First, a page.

Step Four of Religious Recovery encourages us to accept that The Divine has been revealed in many cultures and in a variety of ways. If we can accept this as true, we should probably set aside judgments against another person’s religious beliefs. We don’t have to accept them as our own, but we should respect their beliefs if we expect them to respect ours.
Living with anger and bitterness is like living with a ticking bomb. It will eventually destroy our peace, erode our ability to love, and if not resolved, anger and bitterness will destroy our lives. These two destructive weapons can also affect our physical body and bring sickness and disease. There is a simple way to diffuse the bomb of anger and resentment, and that is through loving forgiveness.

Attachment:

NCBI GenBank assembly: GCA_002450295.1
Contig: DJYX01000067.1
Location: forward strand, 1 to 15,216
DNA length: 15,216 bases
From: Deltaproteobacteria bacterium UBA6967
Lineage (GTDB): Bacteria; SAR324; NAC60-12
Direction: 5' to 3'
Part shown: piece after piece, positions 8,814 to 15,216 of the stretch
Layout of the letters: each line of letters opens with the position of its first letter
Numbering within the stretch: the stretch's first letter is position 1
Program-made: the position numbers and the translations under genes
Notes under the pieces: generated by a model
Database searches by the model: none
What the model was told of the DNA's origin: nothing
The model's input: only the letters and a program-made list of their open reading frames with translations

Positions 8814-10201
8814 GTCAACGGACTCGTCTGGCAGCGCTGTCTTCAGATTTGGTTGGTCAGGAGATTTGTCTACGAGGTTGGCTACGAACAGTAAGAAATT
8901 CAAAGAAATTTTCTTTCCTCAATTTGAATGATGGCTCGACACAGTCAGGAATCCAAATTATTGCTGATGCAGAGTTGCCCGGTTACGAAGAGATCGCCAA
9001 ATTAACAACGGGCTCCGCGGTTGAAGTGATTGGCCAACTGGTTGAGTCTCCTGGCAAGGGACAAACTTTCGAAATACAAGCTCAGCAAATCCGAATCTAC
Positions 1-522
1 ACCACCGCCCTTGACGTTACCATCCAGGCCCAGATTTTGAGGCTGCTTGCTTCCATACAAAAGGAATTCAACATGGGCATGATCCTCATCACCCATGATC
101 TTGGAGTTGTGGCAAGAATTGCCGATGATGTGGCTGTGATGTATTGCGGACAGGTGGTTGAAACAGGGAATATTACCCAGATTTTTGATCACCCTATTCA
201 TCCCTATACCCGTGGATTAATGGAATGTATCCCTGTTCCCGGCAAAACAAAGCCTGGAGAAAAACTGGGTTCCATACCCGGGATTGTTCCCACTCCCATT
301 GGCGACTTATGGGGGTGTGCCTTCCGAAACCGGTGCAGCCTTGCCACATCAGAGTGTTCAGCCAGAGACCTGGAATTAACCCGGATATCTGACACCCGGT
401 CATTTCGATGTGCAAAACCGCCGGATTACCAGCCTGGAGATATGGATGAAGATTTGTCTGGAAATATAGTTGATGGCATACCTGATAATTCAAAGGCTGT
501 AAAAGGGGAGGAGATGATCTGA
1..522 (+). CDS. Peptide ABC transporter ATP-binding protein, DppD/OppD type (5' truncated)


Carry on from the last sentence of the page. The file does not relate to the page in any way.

As Stone Twelve reminds us, “Gratitude helps me bring out the positive in my life and also makes room for The Divine to bring additional positive situations, people, and spiritual experiences into my life.” I can’t think of anyone who was hurt from being too grateful. A simple word of thanks, a grateful smile, and a gentle nod, all have the power to transform our days and our lives. I am grateful for those who attend our meetings and who read our literature.
Don’t we often think of ourselves as broken and in need of repair? But, what if that image is wrong? What if we are perfect the way we are because we are made in the image of something more powerful, and we are simply doing the best we can with the knowledge and insights we have received? Perhaps we can do better, and hopefully we will, but what advantage is there to looking at life from a negative perspective?
Patience is not only a virtue but also good sense. When I try to force something to happen, it often fails to work out the way I’d hoped, but when I allow something to unfold I’m usually more satisfied with the results. It’s often simply a matter of trusting the Universe.
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Our purpose is to help individuals to heal who have been injured by religion or the religious. We welcome your comments and questions.